After years of experimentation, police officers will be able to use the taser nationwide from this year. The police started training 17,000 officers last week. The first officers can now take to the streets with the electroshock weapon.

It concerns a three-day training in which an agent learns, among other things, how the weapon can be used, and when that is intended. It is expected that training all 17,000 officers will take a year.

Not every cop gets a electroshock weapon. 3000 to 4000 will be available. Officers can then take them with them when they go out on the street for, for example, a 112 report.

Experiments have been going on with the use of the weapon since 2017. In 2019, this showed that more than half of the people against whom the weapon was used were psychologically unstable or under the influence of alcohol or drugs. One in three was unresponsive. 95 percent of the suspects were male. The police expect that these proportions will remain roughly the same for the national deployment.

The then minister Grapperhaus gave the green light for the purchase of the weapons at the end of 2019 and set aside 30 million euros for this. According to him, the experiments showed that just pulling out the weapon can cause people to flinch and surrender to the police.

He also said that for years there has been a gap between the “bat and the pepper spray on the one hand and the firearm and the deployment of dogs on the other”.

Bet is controversial

The use of the weapon is controversial. Police officers must be cautious and careful with electroshock weapons, said National Ombudsman Van Zutphen in 2020.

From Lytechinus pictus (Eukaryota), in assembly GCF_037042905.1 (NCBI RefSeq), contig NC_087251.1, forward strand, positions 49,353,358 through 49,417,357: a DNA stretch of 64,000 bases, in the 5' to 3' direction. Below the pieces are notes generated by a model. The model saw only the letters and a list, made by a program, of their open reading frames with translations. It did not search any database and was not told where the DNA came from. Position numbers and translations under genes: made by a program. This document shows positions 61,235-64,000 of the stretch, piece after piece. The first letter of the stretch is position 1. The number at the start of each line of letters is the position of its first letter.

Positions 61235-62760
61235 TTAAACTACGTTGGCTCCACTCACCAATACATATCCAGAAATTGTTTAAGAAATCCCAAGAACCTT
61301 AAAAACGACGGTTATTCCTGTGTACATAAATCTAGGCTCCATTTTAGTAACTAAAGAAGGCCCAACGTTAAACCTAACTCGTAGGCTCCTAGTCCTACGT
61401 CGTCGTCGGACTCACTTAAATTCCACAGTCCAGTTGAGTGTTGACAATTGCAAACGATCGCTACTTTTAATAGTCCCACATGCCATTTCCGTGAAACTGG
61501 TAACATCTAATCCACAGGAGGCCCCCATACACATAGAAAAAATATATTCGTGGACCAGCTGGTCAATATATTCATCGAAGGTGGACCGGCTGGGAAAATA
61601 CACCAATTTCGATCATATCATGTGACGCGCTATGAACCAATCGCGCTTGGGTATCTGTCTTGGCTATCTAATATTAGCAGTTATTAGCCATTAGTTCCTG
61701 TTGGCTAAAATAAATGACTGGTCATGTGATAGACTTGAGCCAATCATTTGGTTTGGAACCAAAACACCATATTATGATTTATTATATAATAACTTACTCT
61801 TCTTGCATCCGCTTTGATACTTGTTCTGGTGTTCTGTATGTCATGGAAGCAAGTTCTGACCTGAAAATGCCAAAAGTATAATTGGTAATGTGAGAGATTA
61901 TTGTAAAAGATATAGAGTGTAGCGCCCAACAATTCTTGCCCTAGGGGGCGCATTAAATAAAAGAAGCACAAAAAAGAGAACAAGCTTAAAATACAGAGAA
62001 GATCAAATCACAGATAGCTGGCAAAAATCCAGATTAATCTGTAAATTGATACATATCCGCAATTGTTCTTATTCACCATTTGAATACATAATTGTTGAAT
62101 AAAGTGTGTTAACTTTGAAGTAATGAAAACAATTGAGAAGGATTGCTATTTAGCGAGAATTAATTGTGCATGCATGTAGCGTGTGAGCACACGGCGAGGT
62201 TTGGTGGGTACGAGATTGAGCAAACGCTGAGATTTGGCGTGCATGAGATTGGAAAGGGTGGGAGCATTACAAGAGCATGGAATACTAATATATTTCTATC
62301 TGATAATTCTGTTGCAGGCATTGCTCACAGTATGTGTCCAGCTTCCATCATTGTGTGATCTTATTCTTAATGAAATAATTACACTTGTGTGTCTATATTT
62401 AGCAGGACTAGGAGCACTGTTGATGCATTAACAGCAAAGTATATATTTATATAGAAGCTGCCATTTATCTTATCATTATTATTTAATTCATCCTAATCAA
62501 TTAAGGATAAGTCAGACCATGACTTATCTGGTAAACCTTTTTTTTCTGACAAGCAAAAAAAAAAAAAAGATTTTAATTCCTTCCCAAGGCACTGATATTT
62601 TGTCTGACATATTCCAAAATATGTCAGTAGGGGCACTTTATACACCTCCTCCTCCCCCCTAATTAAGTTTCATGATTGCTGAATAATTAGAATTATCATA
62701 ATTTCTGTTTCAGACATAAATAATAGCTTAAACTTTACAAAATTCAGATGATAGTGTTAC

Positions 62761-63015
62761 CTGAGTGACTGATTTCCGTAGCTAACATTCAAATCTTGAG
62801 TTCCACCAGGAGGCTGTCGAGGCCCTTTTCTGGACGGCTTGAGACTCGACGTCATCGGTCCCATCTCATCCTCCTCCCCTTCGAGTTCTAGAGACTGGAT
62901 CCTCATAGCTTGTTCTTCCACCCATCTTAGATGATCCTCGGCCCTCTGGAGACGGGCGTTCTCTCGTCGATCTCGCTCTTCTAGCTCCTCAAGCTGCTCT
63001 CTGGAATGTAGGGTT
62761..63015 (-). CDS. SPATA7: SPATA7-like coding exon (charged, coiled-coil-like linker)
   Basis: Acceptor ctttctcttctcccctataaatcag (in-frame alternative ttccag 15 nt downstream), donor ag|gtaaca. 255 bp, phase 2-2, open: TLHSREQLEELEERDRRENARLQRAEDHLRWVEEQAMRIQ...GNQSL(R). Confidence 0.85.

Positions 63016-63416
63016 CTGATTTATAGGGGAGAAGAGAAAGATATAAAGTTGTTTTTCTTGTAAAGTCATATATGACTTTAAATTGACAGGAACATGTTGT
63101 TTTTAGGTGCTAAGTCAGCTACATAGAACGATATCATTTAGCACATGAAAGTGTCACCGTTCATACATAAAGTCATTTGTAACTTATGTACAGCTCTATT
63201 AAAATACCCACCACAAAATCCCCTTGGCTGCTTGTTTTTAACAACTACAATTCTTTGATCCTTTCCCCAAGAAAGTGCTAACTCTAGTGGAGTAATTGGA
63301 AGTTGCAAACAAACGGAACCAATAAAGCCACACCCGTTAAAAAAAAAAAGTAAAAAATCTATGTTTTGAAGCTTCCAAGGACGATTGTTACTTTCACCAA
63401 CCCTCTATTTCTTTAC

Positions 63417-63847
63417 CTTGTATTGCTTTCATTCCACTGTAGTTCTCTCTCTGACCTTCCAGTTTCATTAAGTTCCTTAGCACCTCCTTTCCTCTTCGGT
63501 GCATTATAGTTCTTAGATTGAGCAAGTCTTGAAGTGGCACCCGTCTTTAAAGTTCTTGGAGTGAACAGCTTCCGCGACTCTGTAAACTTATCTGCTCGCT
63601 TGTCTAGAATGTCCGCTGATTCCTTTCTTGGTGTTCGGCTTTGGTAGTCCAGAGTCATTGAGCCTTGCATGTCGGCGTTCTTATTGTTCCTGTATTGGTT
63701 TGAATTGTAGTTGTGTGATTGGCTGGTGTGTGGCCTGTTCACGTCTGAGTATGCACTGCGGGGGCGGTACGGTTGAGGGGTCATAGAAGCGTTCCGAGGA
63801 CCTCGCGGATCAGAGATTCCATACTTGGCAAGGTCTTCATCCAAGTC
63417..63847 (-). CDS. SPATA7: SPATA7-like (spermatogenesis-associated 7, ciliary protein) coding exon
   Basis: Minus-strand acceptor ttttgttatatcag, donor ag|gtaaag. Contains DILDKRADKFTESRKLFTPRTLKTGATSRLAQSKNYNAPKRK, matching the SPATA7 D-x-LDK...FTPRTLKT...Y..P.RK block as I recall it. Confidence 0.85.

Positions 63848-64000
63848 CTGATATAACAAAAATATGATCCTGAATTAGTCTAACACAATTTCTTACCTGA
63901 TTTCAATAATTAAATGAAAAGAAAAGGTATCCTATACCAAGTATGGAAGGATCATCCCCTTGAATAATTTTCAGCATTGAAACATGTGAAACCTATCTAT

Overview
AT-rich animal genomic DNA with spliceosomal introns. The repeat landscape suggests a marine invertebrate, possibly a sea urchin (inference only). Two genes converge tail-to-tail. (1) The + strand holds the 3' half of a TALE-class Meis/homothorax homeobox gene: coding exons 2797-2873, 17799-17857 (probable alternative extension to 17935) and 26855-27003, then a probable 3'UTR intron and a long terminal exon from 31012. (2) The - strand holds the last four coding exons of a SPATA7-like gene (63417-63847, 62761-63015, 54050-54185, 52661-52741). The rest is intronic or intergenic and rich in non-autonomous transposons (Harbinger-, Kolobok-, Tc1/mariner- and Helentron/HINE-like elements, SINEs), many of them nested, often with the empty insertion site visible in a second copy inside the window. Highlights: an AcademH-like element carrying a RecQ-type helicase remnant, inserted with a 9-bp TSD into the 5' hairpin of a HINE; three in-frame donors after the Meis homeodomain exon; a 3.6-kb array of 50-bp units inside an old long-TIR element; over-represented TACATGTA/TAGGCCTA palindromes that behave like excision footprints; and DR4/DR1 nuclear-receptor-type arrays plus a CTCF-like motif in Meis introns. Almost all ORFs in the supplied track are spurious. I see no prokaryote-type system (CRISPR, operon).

He investigated two incidents in mental health institutions from 2018. In one case, officers tried to control a 37-year-old psychotic man, in another mental health institution the weapon was used against a 73-year-old man with dementia. In both cases, according to Van Zutphen, things did not go well.

“We do not yet know what effect one or more electric shocks can have on the physical health of vulnerable people such as the elderly, people with a weak heart or those with psychosis. In addition, there is the psychological damage. In the cases I studied, there is insufficient taken into account.”

Amnesty International

Amnesty International has also previously expressed serious objections to the use of the taser. The weapon should only be used by specialists in exceptional cases. The human rights organization also warned that there could be deaths if the weapon is used improperly or gets into the hands of the wrong people.

Janis Tamsma, who is responsible for the importation of the electroshock weapon at the police, is aware of the criticism, but believes that the weapon actually makes the actions of officers safer and more effective.

“Because it’s an alternative to situations where you would normally have to use much heavier force, or even pull your firearm. Think of a situation where someone is brandishing knives in a gallery that doesn’t respond to pepper spray. In that situation, a struggle often arises between police officers and such a person, with all the associated risks. The moment you have an electroshock weapon, you can end such a situation much safer,” Tamsma said to NPO Radio 1.

‘No significant injury’

The weapon was deployed about 300 times during the test phase. According to the police, this did not cause “significant injuries”. It has been decided that the shock mode of the weapon, in which an officer delivers a shock by pressing the taser against someone’s body, is only used in exceptional cases, a police spokesperson said. “It’s really only for an immediately threatening situation.”

The use of the electroshock weapon will be monitored in the coming years by the ombudsman, the Netherlands Institute for Health Care Research and GGD Amsterdam.

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